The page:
The Syrian Cauldron Could Spill Over
In the closing stages of the Syrian civil war, five key powers — Turkey, Russia, Iran, the United States and Israel — are competing for influence and control. Moscow and Tehran firmly back Syrian President Bashar al Assad but differ not only in the levels of support they provide but also in their overall objectives. Russia has used the Syrian conflict to expand its footprint in the Middle East and will be protective of its gains and materiel, though Moscow has little desire for open conflict with Turkey, the United States or Israel. Iran, on the other hand, will be more aggressive in its support for Damascus, especially in opposition to Ankara and Washington. Tehran will also continue to build up its forces inside Syria as a deterrent to Israel and as a means to supply Hezbollah, its powerful ally in nearby Lebanon. Israel will attempt to foil Iran’s plans but is intrinsically wary of sparking an unintended conflict with Russia.
Turkey and the United States remain opposed to Assad’s rule, but despite being NATO allies, they will pursue their own agendas in Syria. The United States is focused on eradicating remnants of the Islamic State in the country, though Washington more broadly seeks to remove Iranian influence from Syria as part of its anti-Iran strategy. Challenging Iran in Syria creates tension between the United States and Russia — Moscow cannot and will not force out Iran. Despite efforts to deconflict, the possibility of a military incident involving U.S. and Russian assets is not beyond the realm of possibility.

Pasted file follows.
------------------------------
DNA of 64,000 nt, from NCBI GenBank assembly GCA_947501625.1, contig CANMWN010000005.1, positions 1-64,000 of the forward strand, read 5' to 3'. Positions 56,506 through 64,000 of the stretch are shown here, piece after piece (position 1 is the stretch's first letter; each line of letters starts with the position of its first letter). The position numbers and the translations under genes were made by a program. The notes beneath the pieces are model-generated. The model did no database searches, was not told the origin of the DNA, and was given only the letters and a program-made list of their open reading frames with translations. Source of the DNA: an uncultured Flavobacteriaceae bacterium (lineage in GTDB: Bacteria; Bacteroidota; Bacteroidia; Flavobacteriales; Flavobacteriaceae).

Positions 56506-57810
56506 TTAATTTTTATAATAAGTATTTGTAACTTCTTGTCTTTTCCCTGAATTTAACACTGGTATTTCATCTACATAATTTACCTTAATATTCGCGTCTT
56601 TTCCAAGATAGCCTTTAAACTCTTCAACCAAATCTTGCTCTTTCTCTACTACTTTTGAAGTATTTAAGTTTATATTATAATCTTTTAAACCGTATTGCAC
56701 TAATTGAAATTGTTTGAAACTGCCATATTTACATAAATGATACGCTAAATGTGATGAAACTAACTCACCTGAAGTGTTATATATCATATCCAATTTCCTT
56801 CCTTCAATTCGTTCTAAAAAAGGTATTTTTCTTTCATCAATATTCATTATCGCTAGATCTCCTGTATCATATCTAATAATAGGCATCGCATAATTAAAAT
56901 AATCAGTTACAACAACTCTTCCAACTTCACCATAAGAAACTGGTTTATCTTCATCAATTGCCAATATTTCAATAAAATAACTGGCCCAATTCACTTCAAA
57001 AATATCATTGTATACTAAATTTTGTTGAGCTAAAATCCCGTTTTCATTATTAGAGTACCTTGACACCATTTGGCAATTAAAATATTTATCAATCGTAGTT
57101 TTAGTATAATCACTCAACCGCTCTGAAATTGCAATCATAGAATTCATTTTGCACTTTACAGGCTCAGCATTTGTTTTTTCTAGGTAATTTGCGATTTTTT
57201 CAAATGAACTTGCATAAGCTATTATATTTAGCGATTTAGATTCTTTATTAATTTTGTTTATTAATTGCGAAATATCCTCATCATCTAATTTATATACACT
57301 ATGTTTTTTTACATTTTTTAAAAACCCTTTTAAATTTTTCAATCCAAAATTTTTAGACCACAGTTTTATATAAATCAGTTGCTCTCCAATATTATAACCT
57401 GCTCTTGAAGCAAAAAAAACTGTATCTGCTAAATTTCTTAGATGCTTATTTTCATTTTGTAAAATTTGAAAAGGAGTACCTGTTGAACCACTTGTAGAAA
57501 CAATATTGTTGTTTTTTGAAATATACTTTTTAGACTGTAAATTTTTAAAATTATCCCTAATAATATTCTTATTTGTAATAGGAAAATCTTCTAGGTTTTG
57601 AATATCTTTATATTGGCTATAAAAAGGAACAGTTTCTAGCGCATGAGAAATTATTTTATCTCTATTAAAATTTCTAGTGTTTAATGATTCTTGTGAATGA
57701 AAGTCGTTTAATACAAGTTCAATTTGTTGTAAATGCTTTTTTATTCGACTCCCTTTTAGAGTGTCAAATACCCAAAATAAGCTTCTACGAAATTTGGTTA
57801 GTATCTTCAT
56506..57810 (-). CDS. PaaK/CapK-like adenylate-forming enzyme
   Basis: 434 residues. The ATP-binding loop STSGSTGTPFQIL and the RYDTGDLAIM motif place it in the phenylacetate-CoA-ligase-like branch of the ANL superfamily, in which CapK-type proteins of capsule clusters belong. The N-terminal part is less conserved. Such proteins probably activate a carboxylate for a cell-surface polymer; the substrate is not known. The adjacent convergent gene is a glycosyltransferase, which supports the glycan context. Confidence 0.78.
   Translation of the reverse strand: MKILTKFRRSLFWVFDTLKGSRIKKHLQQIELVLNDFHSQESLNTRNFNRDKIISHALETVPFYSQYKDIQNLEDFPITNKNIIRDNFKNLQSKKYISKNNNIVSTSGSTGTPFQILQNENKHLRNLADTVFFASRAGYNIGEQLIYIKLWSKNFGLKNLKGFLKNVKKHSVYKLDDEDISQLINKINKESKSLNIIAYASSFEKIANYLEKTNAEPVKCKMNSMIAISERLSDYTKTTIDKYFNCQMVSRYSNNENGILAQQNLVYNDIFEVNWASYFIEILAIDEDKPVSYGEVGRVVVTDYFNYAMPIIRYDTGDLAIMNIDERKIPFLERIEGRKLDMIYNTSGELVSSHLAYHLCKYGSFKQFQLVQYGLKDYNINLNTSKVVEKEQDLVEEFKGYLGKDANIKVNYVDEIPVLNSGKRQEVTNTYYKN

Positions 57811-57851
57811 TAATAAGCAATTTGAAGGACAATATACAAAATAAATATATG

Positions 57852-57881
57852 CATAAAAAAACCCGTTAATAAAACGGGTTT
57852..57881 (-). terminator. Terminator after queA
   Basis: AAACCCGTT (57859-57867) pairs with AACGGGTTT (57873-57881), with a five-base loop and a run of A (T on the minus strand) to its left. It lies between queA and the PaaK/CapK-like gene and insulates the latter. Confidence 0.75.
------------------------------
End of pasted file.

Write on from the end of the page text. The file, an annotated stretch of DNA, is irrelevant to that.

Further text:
The possibility of a breakout conflict involving the major powers overseeing the Syrian conflict is conceivable in 2019.
Turkey, for its part, will maintain its focus on containing Kurdish forces in Syria. This is problematic for the United States, which uses the Kurdish People’s Protection Units (YPG), a group Ankara sees as a terrorist organization, as an ally against the Islamic State and as a proxy against Iran. In Syria’s northwest, Turkey’s pledge to protect Idlib province could stretch Ankara’s credibility as a local partner, especially given Damascus’ stated goal of total reconquest. Idlib could well become a flashpoint among Turkey, Iran, Syrian loyalist forces and, more remotely, Russia. Given the opposing interests in Syria, the potential for accidental escalation or even a state-to-state confrontation in 2019 is higher than ever, though every power will take steps to avoid this. Learn more about the possibilities for state-to-state confrontation and what 2019 will hold for the Syrian conflict.
Handling Turkey’s Fragile Economy
The biggest challenge facing Turkey in 2019 will be its distressed economy. As well as managing record inflation, President Recep Tayyip Erdogan will have to contend with a privately held corporate debt bill roughly equal to a quarter of the country’s gross domestic product — all while avoiding another lira crisis. Erdogan will be politically compelled to broaden his support base ahead of local elections in the spring, courting financially concerned Turks from across the electoral spectrum, some of whom have been turned off by the president’s nationalist policies. Turkey’s brittle economy also weakens Ankara’s position when it comes to dealing with key partners in the West. The U.S. relationship with Turkey is increasingly fractious thanks in part to Ankara’s growing ties with Russia and Washington’s support for the YPG in Syria.
President Recep Tayyip Erdogan will have his work cut out in 2019 to stabilize the Turkish economy.
Because of its vulnerability to U.S. economic pressure, Turkey will attempt to shore up foreign investment and maintain stable economic relations with Europe. However, Turkey’s historically complex relationship with the European Union will complicate that effort. Beyond stabilizing its economic situation, Ankara will continue to pursue other core imperatives in 2019, including the containment of autonomous Kurdish movements in Turkey’s former Ottoman domains. Ankara will exert whatever influence it can in northern Syria and continue military strikes against Kurdistan Workers’ Party positions in northern Iraq. Learn more about Turkey’s precarious economic position going into 2019.